The ease and speed of processing audio with OHMS along with its text search feature, and the fact that it is free and open-source makes it an appealing option for repositories lacking resources. As a person with limited technical training, this program was delightfully easy to use. For my project, I first uploaded the audio files to my personal SoundCloud account and then imported the embedded SoundCloud link to the OHMS Application. After the recordings were imported, I manually entered the metadata using the schema that OHMS provided, and synced the transcripts to the audio. The next and final step will be for UHAB staff to download and install the Viewer plug-in onto their web server and export the indexed records as XML files. Researchers will then have rich access to the interviews and metadata on the upcoming oral history portal on UHAB’s website.

Ethical Considerations

My experience conducting oral history interviews during the pandemic has shown that, while most best practices for conducting oral history interviews under normal circumstances still apply, there are added concerns and a need for extra caution when going virtual. First and foremost, I needed to determine whether conducting an interview was itself appropriate or ethical within the climate of the current health crisis. Considerations for the physical health and emotional well-being of the interviewee and their community is tantamount. Anna F. Kaplan, experienced oral historian and Oral History Association contributor, aptly suggests, “While potentially empowering, an official, recorded interview can also be daunting for individuals who are already emotionally and mentally exhausted from the prolonged experiences of grief, fear, uncertainty, or trauma” (9). So as not to make any assumptions about the interviewee or what state they were in, I invited them to tell me about themselves, and began with questions like, “how are you feeling today?” in order to gauge their comfort level and establish the boundaries of our discussion. If necessary, an interview may need to be rescheduled and the sensitivity of certain topics should be respected.

Although the topics we were covering in the interviews occurred over forty years ago, I still asked the participants how they felt discussing them, or if there was anything that they preferred not to speak about. The interviewees did not object to sharing openly about their history with UHAB, and the virtual setting especially did not discourage them from revisiting the more difficult memories and challenges of homesteading and life during those early years. Fernando Alarcon, for instance, discussed separation from his family in Chile and his mother being sent to a concentration camp by the military regime. When the regime took power in 1973, all of his work to organize affordable housing for the homeless was done away with, and eventually Alarcon himself was held prisoner and suffered torture at the hands of the government. Another example of openly discussing hardship was Ayo Harrington. She remembered how precarious reclaiming a building was in the early years. In a time before cell phones and when the city was much more dangerous, she recalled having to sleep overnight in a building she was working on. She had to lock all the doors, send her son to live with her sister, and pray that nobody would steal their tools, food, or cut any telephone wires.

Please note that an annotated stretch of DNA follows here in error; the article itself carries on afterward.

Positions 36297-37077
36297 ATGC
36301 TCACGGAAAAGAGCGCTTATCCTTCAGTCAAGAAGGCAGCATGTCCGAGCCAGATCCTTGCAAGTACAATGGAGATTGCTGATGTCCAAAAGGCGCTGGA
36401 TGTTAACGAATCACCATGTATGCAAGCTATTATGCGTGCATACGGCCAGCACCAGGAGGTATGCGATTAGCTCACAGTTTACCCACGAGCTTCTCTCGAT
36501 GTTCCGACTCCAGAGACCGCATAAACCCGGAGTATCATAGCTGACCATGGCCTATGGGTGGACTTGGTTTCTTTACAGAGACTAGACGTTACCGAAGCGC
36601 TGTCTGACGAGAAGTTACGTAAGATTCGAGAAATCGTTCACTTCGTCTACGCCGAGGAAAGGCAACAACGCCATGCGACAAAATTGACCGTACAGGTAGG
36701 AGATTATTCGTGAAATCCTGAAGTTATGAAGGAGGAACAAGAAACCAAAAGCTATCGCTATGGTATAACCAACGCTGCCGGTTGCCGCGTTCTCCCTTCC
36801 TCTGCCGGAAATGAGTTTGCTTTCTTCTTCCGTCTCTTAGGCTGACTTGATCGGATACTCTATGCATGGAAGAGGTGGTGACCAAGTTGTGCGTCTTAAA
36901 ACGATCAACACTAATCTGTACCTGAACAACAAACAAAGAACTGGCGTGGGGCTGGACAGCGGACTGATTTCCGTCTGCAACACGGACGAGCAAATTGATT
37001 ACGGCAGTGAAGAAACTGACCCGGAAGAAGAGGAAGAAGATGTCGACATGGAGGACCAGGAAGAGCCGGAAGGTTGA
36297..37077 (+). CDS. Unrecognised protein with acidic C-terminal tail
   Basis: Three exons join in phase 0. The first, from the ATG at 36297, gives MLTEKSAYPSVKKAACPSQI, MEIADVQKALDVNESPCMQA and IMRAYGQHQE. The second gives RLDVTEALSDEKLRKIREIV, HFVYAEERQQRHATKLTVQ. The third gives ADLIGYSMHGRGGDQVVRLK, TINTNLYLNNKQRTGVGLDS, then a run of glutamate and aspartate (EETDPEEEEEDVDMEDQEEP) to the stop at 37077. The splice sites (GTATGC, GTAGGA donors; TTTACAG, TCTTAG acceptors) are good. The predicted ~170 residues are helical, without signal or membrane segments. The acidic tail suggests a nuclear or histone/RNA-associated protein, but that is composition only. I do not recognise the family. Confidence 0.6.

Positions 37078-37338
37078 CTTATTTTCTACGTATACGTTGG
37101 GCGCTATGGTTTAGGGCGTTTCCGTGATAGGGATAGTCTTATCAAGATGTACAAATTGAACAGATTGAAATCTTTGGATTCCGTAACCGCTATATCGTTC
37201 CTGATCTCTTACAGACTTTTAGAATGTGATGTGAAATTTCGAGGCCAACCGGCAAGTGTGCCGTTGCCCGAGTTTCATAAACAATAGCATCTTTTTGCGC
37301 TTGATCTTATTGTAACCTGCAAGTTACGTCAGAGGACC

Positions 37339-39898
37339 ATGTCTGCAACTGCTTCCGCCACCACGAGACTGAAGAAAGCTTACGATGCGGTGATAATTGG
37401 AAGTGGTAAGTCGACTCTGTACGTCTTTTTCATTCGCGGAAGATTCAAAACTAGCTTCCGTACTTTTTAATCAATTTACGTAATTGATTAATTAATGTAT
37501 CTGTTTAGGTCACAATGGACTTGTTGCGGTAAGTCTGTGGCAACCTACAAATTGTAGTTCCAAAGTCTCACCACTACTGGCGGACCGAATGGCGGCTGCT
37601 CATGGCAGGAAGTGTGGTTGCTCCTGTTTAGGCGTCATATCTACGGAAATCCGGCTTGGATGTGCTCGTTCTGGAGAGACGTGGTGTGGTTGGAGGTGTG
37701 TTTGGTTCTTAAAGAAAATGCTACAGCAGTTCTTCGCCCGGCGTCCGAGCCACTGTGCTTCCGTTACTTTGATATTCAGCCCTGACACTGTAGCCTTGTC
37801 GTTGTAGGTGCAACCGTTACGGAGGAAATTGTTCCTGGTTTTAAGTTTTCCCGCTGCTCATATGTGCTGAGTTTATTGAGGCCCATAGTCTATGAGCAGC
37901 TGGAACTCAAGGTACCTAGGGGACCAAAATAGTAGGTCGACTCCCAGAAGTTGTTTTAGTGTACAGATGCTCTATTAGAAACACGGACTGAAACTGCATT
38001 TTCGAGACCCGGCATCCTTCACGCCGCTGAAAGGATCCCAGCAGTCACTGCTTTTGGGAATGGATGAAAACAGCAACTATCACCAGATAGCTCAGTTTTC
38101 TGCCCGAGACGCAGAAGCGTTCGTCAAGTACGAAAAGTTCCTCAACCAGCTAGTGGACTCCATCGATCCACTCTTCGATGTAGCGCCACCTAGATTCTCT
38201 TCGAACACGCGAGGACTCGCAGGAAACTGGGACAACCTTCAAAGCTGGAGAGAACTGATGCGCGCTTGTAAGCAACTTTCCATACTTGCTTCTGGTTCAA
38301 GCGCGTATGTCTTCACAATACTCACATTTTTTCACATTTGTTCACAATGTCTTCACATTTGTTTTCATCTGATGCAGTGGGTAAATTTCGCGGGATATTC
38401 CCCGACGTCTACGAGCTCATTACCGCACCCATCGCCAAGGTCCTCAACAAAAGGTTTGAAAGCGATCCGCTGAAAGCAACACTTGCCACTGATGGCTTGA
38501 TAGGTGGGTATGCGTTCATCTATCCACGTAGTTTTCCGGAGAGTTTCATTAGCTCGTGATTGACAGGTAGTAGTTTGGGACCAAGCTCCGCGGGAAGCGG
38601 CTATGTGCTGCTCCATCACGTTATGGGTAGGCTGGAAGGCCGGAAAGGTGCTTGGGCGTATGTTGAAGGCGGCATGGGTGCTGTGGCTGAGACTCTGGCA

Interview with Fernando Alarcon (on left). Conor Snow on right. Source: Conor Snow
Interview with Fernando Alarcon (on left). Conor Snow on right. Source: Conor Snow

Communication and transparency between interviewer and interviewee is of even greater importance when conducting remote oral histories. COVID-19 brought daily schedule changes for all parties involved for a variety of reasons, and therefore, a heightened level of clarity was required when scheduling interviews and discussing expectations. I was very specific regarding times, dates, and expectations, but I also remained as flexible as possible. My interview with Charles Laven, for instance, had to be rescheduled a total of three times due to unforeseen events. To be certain, flexibility and understanding with interviewees is always important, but in a virtual setting during a global health crisis, it is essential. It not only shows that you value them and their time, but it also builds trust.

A different way to help build trust is to invite the interviewee to participate in the pre- and post-production of the interviews as much as possible. In my conversations with narrators before and after the interviews, I asked them their thoughts on everything from publishing the interviews, to clarifying spelling and grammar. Especially in the age of COVID-19, an open-ended relationship, rather than a one-time conversation, is highly beneficial for all parties involved (10). The relationships I developed during this project resulted in extended contact lasting many months after the interviews. Great oral history is relational and characterized by exchange, not solely on the amount of information extracted. The interviewee should be included, or at least offered a part, in the entire process.